Asiaweek, 24 March 1989
One year ago, a petty dispute over the playing of a cassette tape in a Rangoon tea-shop flared into a violent conflict between students and residents. When police moved in, one student, Maung Phone Maw, was killed. Riots ensued as the unrest exploded into widespread anti-government protests. Throughout a summer of discontent, the students spearheaded pro-democracy strikes and rallies. But when Gen. Saw Maung seized power in September, thousands of them fled the cities to avoid recrimination. It was left to the fledgling political parties to press the campaign for democratic elections.
Among the opposition leaders who attracted strong student backing was Aung San Suu Kyi, 43, daughter of Independence hero Gen. Aung San and now general secretary of the front-running National League for Democracy (NLD). Late4ly, however, the students have almost completely severed their links with the NLD. Although many say they remain sympathetic to the party, most have allied themselves with any of six multi-party coalitions that have emerged. These now group more than 100 of 233 registered parties.
The All Burma Federation of Student Unions, led clandestinely by "Min Ko Naing" (a nom de guerre meaning "Conqueror of Kings") and Moe Thee Zun ("Heavy Rains"), is dismayed by the NLD's political methods. The student leaders view Suu Kyi's recent series of up-country tours as designed to enhance her personal popularity rather than to project true leadership and present a viable and constructive political platform. Moe Thee Zun has written an eight-page critique of Suu Kyi's performance, which he labels "constructive criticism".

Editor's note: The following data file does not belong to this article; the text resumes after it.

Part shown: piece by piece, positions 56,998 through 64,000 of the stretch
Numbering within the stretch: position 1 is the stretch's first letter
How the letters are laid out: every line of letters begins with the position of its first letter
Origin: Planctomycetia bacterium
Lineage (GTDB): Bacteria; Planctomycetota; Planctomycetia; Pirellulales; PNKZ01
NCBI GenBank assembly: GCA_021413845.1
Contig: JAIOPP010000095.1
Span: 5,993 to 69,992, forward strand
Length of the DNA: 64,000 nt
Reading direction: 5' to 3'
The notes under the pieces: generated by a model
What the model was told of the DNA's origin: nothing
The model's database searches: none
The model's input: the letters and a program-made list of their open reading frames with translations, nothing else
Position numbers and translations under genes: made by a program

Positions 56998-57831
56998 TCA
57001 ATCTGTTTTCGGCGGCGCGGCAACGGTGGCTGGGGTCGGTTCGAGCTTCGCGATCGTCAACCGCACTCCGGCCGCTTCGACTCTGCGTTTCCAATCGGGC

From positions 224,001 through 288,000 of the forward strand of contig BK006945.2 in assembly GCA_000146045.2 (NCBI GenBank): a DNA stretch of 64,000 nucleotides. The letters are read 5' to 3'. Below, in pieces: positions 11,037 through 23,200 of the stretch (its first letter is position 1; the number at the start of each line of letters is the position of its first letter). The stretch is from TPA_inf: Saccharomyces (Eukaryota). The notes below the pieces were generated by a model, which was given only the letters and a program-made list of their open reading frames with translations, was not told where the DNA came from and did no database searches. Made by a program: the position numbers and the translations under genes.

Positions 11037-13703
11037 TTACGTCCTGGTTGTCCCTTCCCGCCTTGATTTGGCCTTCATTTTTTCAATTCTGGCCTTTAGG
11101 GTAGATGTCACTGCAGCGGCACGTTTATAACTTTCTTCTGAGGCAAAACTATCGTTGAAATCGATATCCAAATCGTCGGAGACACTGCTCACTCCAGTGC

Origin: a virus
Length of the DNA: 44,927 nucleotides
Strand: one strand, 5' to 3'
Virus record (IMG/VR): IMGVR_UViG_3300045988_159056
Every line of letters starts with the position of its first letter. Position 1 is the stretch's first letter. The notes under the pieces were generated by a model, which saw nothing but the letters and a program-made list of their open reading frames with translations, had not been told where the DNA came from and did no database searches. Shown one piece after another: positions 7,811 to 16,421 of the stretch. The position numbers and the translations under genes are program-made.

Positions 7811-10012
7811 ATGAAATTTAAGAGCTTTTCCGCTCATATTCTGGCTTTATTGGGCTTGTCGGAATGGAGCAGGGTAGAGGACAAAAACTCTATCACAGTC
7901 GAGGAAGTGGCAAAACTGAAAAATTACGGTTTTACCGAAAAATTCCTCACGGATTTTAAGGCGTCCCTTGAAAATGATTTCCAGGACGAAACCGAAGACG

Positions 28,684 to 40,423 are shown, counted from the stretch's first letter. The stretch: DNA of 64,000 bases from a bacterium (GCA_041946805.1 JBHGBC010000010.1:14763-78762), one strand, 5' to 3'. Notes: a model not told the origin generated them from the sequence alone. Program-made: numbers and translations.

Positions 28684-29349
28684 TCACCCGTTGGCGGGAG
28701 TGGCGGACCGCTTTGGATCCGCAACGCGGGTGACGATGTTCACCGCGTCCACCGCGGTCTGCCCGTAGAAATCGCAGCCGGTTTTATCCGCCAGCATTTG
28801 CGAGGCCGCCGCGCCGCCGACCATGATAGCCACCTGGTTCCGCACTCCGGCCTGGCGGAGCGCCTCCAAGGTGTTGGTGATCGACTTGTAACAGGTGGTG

The students want the political parties to back their demand for an interim government to be installed to draw up a new constitution before elections are held. Many feel the parties' preoccupation with election preparations is a capitulation to the Saw Maung regime. They object to the military holding elections without a constitution, believing the polls would not be free and fair. In January, saw Maung told Asiaweek that a new constitution would be drawn up "after the new government comes into power."
In apparently going along with this, the political parties have disappointed the students. They recall that last summer many of their number sacrificed their lives in demonstrations whose goal was the "destruction of the one-party system" and the "formation of an interim government." The first part has been achieved, say the students, but not the second. As well, they want the opposition to forcefully condemn the regime for political and economic suppression, military "arrogance", and distortions in the media. Said Min Ko Naing recently in an underground leaflet: "We will carry on our shoulders those oppositionists who provide correct leadership."
Last week, amid heavy troop movements in Rangoon, students commemorated the March 13 anniversary of Maung Phone Maw's death. The event, using an outdoor platform and public address system within Rangoon Institute of Technology compound, attracted about 3,000 students as well as prominent oppositionists, including Aung San Suu Kyi and her NLD colleague Tin U. In speeches, the students recalled the sacrifices of their colleagues last year. Militants and moderates had earlier clashed over the form of the service, and the military was clearly worried. Some students were reportedly detained outside the compound. However, uniformed troops stayed away from the service and the event remained peaceful.
ASIAWEEK/ 24 MARCH 1989.